Skip directly to search Skip directly to A to Z list Skip directly to page options Skip directly to site content

Volume 15, Number 2—February 2009


Human Case of Atopobium rimae Bacteremia

Cite This Article


Highlight and copy the desired format.

EID Angelakis E, Roux V, Raoult D, Drancourt M. Human Case of Atopobium rimae Bacteremia. Emerg Infect Dis. 2009;15(2):354-355.
AMA Angelakis E, Roux V, Raoult D, et al. Human Case of Atopobium rimae Bacteremia. Emerging Infectious Diseases. 2009;15(2):354-355. doi:10.3201/eid1502.071399.
APA Angelakis, E., Roux, V., Raoult, D., & Drancourt, M. (2009). Human Case of Atopobium rimae Bacteremia. Emerging Infectious Diseases, 15(2), 354-355.

To the Editor: The genus Atopobium (1) accommodates species formerly designated Lactobacillus minutus, L. rimae, and Streptococcus parvulus (2). Use of 16S rDNA sequence analysis showed these species to be closely related and to form a distinct line of descent within the lactic acid bacteria (3). Atopobium spp. usually have been recognized as part of the human gingival oral flora; some species, including A. rimae and A. parvulum, have been identified as agents of chronic periodontitis (4,5). A. rimae, formerly known as L. rimae (1), forms short, gram-positive, strictly anaerobic, elliptical bacteria with low G+C content (4). A. rimae produces large amounts of lactic acid and has been recovered previously from normal human gingival flora (4,5). Apart from periodontitis, it has not been implicated in other types of infection. We report an unusual case of A. rimae bacteremia.


Thumbnail of 16S rDNA maximum-likelihood phylogenetic tree showing the relationships of a blood isolate with Atopobium species. GenBank accession numbers are indicated in brackets. 16S rDNA sequence of Actinomyces bovis was used as an outgroup. Bootstrap values >90% as indicated at nodes. Scale bar indicates 0.02 substitutions per nucleotide position.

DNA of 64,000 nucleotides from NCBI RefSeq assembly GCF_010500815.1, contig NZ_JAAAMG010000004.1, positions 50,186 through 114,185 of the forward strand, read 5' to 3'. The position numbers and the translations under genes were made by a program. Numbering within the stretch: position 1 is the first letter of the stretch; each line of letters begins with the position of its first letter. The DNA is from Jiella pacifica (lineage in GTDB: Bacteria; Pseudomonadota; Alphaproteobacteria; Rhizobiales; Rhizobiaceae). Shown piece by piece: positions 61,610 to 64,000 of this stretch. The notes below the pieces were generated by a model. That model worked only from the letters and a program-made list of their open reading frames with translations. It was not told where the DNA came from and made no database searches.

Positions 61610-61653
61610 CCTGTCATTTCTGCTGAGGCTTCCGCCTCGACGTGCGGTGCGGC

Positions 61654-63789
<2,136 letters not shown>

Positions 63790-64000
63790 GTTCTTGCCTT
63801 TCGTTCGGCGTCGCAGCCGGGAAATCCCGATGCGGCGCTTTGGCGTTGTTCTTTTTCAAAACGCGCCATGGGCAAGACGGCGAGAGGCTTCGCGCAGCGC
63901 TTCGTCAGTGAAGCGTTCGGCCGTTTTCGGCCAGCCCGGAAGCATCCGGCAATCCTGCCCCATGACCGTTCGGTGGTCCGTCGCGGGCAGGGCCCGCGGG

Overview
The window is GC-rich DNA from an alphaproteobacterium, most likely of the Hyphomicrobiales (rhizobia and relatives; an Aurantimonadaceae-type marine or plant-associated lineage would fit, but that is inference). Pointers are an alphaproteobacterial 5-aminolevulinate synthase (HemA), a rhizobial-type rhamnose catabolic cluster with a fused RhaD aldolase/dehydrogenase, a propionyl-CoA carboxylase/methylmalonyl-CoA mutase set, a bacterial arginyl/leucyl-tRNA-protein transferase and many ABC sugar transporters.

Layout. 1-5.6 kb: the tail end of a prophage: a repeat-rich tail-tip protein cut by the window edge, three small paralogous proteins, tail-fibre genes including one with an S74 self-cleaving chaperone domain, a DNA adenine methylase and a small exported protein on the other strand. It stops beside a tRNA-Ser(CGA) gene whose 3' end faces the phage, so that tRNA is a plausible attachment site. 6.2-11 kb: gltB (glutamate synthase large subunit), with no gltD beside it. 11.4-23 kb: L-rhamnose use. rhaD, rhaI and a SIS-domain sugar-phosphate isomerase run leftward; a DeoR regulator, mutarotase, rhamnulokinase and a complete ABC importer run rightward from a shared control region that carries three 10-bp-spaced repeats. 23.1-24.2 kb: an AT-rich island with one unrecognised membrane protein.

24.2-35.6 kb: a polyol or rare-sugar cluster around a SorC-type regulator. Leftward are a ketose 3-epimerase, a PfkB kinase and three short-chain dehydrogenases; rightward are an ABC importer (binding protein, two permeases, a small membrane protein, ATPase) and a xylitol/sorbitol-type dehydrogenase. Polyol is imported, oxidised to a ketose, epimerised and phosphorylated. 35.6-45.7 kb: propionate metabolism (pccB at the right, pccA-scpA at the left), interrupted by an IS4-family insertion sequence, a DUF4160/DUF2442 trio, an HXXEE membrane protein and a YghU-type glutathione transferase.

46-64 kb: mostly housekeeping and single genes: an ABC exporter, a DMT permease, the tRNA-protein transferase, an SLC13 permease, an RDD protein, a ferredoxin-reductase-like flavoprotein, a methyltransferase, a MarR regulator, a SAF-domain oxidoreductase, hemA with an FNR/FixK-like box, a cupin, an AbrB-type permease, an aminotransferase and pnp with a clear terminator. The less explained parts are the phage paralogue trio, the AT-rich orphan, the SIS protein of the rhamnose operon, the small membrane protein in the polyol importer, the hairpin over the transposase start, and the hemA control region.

Figure. 16S rDNA maximum-likelihood phylogenetic tree showing the relationships of a blood isolate with Atopobium species. GenBank accession numbers are indicated in brackets. 16S rDNA sequence of Actinomyces bovis was used as...

In May 2007, a 77-year-old woman with a history of right thoracotomy for pneumothorax 2 years earlier was hospitalized for inhalation pneumonia caused by paralysis of the right vocal cord. During hospitalization, septic shock and a fever of 38°C developed in the patient, complicated by acute respiratory failure and stroke. She was transferred to an intensive care unit with a PaO2/FiO2 >300 mm Hg, and a tracheotomy was performed. Three anaerobic blood specimens, drawn at entrance into the intensive care unit, yielded gram-positive cocci after 24-h incubation of the first bottle and gram-positive bacilli after 48-h incubation of the 2 other bottles. The gram-positive cocci were identified as Streptococcus gordonii using API STREP (bioMérieux, Marcy l’Etoile, France). The gram-positive bacilli were catalase negative and oxidase positive but remained unidentified with use of API ANA strip (bioMérieux). Minimum inhibitory concentrations of antibiotics were determined for the gram-positive bacilli using E-test assay (AB BIODISK, Solna, Sweden) on Columbia agar supplemented with 5% sheep blood. Minimum inhibitory concentrations were 0.064 μg/mL for penicillin G, 0.023 μg/mL for ampicillin, 0.012 μg/mL for amoxicillin–clavulanic acid, 0.032 μg/mL for imipenem, <0.016 μg/mL for azithromycin, <0.016 μg/mL for erythromycin, 0.06 μg/mL for ciprofloxacin, and 1.25 μg/mL for vancomycin. DNA was extracted from 1 colony by using a QIAamp tissue kit (QIAGEN, Hilden, Germany) as described by the manufacturer. The 1,454-bp 16S rDNA sequence obtained using the fD1 5′-AGAGTTTGATCCTGGCTCAG-3′ and rP2 5′-ACGGCTACCTTGTTACGACTT-3′ primer pair (6,7) showed 99% sequence similarity with the 16S rDNA sequence of A. rimae (GenBank accession no. AF292371) by use of BLAST version 2.2.9 software (National Center for Biotechnology Information). A phylogenetic neighbor-joining tree based on the Atopobium spp. 16S rDNA sequences made with the MEGA software confirmed that the isolate belonged to A. rimae (Figure). Initial treatment by intravenous tazocilline-amikacin was changed to intravenous amoxicillin–clavulanic acid (2 g/200 mg). The fever resolved, and the patient’s condition improved. The treatment was stopped after 7 days, and the patient remained apyretic.